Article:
Team rounds are an opportunity to collaborate and communicate with the interdisciplinary team about your patient’s care plan and gather important information on their diagnosis, prognosis, consults, current status, expected progression, next steps and disposition planning. In an in-patient setting, this is how you will start your day and help inform you about your patients care plan.
Common PES Statement Terminology
As you interpret the data from the assessment, you can form PES statements or nutrition diagnoses that help identify nutrition concerns that need to be addressed in your plan. If you are not familiar with how to write a PES statement please review this resource from the Academy of Nutrition and Dietetics. Here are some common nutrition problems:
- Inadequate energy intake
- Inadequate protein intake
- Inadequate oral intake
- Inadequate fluid intake
- Increased nutrient needs
- Inadequate vitamin/mineral intake
- Swallowing difficulty
- Impaired GI function
- Intake of unsafe food
- Physical inactivity
- Inability or lack of desire to manage self-care
Based on our assessment, here are some examples of PES statements for Sam.
- Inadequate protein-energy intake related to progressive Crohn’s disease flares as evidenced by dietary recall (low protein and energy intake), loss of appetite and severe weight loss (19.4%).
- Inadequate oral intake related to progressive Crohn’s disease flares as evidenced by loss of appetite, dietary history (consumption of ~600 kcal/day) and severe weight loss (19.4%).
- Malnutrition related to a 2-month history of worsening Crohn’s disease and poor dietary intake as evidenced by dietary history (consumption of ~600 kcal/day), severe weight loss (19.4%), and physical assessment of moderate muscle wasting and loss of subcutaneous fat.
Creating a Nutrition Care Plan
- Tolerance: Does the patient have any symptoms, complaints, or complications? If so, does this impact the nutrition care plan? Is the complication a result of the nutrition care plan?
- Inputs and Outputs: What is the patients ostomy and urine output? What orders is the patient receiving?
- Labs: Are the patients laboratory values normal? Have they changed? Did they receive replacements?
- Orders: What is the diet order? Changes in medical (medications, IV fluids) orders? What other orders may impact the nutrition care plan? Does it need to be changed?
- Dietary Intake: Is the patient eating and drinking? Is it sufficient? Need for supplements? Changes to the nutrition care plan?
- Education: What does the patient already know? What education do they need to be provided? Do they need RD follow-up?
- Diet progression: while in hospital it is important to progress Sam’s diet to recommendations (as tolerated). He is malnourished so it is important to emphasize intake.
- Monitoring: complications that influence the nutrition care plan and Sam’s medical status need to be monitored. This includes ostomy outputs, fluid intake, and electrolyte imbalances.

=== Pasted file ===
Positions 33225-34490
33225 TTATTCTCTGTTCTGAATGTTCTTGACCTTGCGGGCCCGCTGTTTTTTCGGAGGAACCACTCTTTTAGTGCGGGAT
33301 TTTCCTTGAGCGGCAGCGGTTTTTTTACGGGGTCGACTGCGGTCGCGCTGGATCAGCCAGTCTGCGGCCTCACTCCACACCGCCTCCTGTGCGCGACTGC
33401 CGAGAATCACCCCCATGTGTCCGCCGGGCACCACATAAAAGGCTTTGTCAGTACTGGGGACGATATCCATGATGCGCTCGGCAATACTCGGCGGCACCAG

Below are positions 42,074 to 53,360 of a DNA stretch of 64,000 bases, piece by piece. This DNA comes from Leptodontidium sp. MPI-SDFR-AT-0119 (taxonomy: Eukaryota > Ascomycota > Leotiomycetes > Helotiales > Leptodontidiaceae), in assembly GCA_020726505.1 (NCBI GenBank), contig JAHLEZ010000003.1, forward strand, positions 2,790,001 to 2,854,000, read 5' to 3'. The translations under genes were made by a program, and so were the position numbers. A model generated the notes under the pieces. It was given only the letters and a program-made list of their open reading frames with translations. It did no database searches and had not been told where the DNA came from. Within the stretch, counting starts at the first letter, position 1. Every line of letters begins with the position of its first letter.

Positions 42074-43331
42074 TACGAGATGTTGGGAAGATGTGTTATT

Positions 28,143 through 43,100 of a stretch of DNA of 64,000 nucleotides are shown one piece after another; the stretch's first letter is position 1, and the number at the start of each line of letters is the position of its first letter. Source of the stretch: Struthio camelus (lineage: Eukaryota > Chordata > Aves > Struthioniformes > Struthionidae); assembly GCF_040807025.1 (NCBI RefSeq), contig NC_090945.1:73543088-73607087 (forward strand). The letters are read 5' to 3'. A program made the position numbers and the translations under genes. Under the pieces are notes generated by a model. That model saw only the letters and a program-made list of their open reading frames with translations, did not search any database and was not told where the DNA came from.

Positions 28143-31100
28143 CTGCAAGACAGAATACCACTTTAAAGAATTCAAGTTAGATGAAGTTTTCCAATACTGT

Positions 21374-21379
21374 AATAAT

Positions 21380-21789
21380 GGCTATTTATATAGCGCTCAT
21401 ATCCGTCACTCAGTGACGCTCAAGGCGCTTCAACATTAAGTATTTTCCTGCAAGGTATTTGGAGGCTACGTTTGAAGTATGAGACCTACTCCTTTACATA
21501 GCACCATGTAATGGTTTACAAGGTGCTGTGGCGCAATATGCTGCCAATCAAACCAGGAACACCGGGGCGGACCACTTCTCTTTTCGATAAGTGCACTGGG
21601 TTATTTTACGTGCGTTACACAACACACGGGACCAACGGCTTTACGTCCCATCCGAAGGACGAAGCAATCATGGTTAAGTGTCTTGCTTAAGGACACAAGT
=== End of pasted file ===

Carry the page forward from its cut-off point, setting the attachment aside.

- Oral intake: Sam is malnourished with recent severe weight loss and evidence of muscle wasting. It is important to prioritize (when possible and as tolerated) increasing his caloric and protein intake.
- Education: remind Sam of IBD recommendations and provide ostomy education (re-recent ileostomy) for adherence in and outside of the hospital to reduce the risk of complications.
Nutrition Care for Inflammatory Bowel Disease (IBD)
The key purposes of nutrition care for IBD are to:
- Prevent or minimize gastrointestinal symptoms
- Prevent malnutrition
- Prevent micronutrient deficiencies
- Normalize bowel function
- Improve quality of life
Calorie counts are a tool in hospital to evaluate intake. There are limitations with calorie counts, but they are commonly used and easy to implement.
For calorie counts to be effective, it is important that you plan with your interdisciplinary team. Communicating with the nurse and patient is essential to receiving accurate and useful information.
The patient or nurse (depending on ability) will fill out the hospital order sheet for each meal by indicating how much of the meal, snack, or drink was consumed. It is important to remind the patient and nurse to document any outside meals (if applicable).
It is up to you (the Dietitian) to evaluate the intake by estimating the caloric, protein and fluid amounts in each meal (resulting in a daily intake to compare against your estimated requirements). You can also talk to the patient (24hr recall, if warranted) or the nurse to determine the accuracy of the documentation.
Calorie counts are completed as an “order” in the patient’s chart, and it is important to go to the patient’s room each day to receive and evaluate the intake.
- Vitamin B12: increased risk with extensive inflammation in the ileum or removal of it.
- Folate: increased risk with sulfasalazine use or extensive inflammation in the jejunum or removal of it.
- Vitamins D, E, K: increased risk with inflammation of large portion of jejunum or ileum.
- Magnesium: increased risk with extensive inflammation, chronic diarrhea, or removal of large portions of jejunum or ileum.
- Calcium: increases risk with avoidance of dairy foods for lactose intolerance, prednisone use, extensive inflammation in small intestine.
- Potassium: increased risk with chronic vomiting and diarrhea or prednisone use.
- Iron: increased risk with blood loss from ulceration of colon or clinical signs of deficiency.
- Implement calorie counts: Sam is malnourished (as a result of his worsening Crohn’s disease) and it may be worthwhile to evaluate the progression of his intake while in hospital.
- Education: In light of recent surgery and treatment, emphasize and educate about high calorie and protein diets. Educate Sam about the risk of malabsorption and importance of nutrition.
- Supplements: continue with Vitamin D and Calcium supplements. In light of recent surgery (removal of 70cm of terminal ileum), may want to consider liaising with patient and team regarding B12 injections and other supplements (fat-soluble vitamins).
Nutrition Care for Ostomies
- Minimize the risk of obstruction or stoma blockage
- In the first 6 to 8 weeks. Low residue (to prevent food blockage) and high in soluble fibre to slow down transit time and aid with water absorption; therefore, minimize risk of dehydration.